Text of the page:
Hot tips only work if you’ve got reasons to believe in them. These are mine.
1. Stop taking cabs. If you can’t get your act together early enough to not take a cab, move away and never come back. Cabs are the bane of your existence. Cabs are okay for super drunk people and medical emergencies. Limit those experiences to a few times a year.
2. Don’t pay a broker’s fee. Paying a broker’s fee is like strapping a wad of hundreds to the back of a greasy pigeon and watching it take a nose dive into the East River. I would actually feel better giving money to a pigeon than to a realtor. They’re both societal parasites, but the pigeon didn’t choose that life. The broker did.
3. Don’t go to clubs with covers. Normal bars also carry Jaegermeister and are also chock full of assholes.
4. Wake up and make your own coffee, you dumb-dumb! You can make great coffee at home, and it tastes better than the $3 coffee you buy every morning on your way to work. Because it tastes like effort. And success. And French press. And the American dream.
5. Change your movie habits. Start associating movies with weekend brunch and not weeknight dinner, and you’ll be ever so happy: cash in on that matinee discount! Sneak in some Greek yogurt and a coffee, and you’re sliding in $15 under what you’d normally spend.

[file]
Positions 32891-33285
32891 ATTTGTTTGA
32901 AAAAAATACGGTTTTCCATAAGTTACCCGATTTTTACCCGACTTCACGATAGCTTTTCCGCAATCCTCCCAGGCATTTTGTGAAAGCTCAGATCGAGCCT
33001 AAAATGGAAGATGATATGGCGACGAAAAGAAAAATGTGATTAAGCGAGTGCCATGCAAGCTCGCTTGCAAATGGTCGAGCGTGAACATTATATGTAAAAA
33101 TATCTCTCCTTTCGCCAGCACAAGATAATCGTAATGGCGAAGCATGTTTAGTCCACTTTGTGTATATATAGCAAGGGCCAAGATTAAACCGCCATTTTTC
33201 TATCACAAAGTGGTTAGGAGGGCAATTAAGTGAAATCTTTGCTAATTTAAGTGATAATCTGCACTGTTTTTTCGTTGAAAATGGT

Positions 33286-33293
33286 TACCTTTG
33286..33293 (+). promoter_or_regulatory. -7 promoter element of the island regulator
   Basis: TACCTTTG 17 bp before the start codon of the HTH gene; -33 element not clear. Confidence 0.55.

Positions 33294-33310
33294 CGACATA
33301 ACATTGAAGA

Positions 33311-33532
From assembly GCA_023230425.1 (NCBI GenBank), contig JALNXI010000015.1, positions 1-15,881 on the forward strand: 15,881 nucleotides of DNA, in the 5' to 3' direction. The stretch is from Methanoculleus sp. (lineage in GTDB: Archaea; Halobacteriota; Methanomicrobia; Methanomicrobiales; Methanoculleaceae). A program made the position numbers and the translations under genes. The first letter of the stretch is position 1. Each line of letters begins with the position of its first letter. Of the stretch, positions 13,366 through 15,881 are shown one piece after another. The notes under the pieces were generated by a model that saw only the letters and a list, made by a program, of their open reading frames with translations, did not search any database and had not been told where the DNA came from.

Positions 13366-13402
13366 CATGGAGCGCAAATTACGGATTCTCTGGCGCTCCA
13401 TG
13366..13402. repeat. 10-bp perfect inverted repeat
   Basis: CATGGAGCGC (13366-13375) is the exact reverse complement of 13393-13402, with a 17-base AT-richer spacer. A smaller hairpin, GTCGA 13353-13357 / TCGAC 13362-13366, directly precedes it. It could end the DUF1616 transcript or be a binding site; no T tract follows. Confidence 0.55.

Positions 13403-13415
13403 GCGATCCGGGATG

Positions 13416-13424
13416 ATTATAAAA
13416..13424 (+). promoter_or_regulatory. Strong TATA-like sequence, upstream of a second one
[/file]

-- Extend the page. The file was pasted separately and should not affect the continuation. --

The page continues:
6. Settle up. I am a big fan of having friends over for dinner—it’s fun and generally cost-efficient. HOWEVER, that is only the case if you hold all parties responsible for sharing the cost. Don’t let a potluck dinner fool you—this is not sharing the cost. You’ll spend $40 on the entree, and stupid Erica will get away with paying $3 for edamame. Keep track of how much everyone spent—it’s worth the two minutes of awkwardness so that Erica doesn’t get off scot-free again. When you’re rich, you can shovel caviar and foie gras in your friends’ mouths.
7. There is never a good enough reason not to buy a monthly Metrocard. The fact that you’re going home for a weekend or have a rich friend in town who only takes cabs is not a sufficient financial justification. Even if you don’t use the card for a few days, the psychology of having it is so pervasive—it feels like free transportation, so you use it more. Ergo, you go outside more. Ergo, you have a happier life.
Kathleen Jordan lives in NYC.